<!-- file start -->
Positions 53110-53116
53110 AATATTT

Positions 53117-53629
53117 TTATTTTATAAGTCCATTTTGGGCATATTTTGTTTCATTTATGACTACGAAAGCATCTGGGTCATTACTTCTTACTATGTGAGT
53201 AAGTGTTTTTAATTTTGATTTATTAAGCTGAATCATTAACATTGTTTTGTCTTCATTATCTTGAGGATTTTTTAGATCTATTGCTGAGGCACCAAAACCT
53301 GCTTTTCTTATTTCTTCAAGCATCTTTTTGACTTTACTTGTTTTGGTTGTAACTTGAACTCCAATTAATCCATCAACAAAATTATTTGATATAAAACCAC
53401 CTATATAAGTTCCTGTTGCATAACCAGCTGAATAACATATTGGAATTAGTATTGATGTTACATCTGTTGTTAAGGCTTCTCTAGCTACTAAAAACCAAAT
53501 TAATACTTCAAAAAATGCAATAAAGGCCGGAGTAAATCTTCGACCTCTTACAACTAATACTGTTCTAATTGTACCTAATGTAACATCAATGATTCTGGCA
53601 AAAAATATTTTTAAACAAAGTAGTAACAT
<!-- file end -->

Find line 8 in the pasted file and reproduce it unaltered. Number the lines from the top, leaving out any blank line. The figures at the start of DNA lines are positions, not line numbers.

53501 TAATACTTCAAAAAATGCAATAAAGGCCGGAGTAAATCTTCGACCTCTTACAACTAATACTGTTCTAATTGTACCTAATGTAACATCAATGATTCTGGCA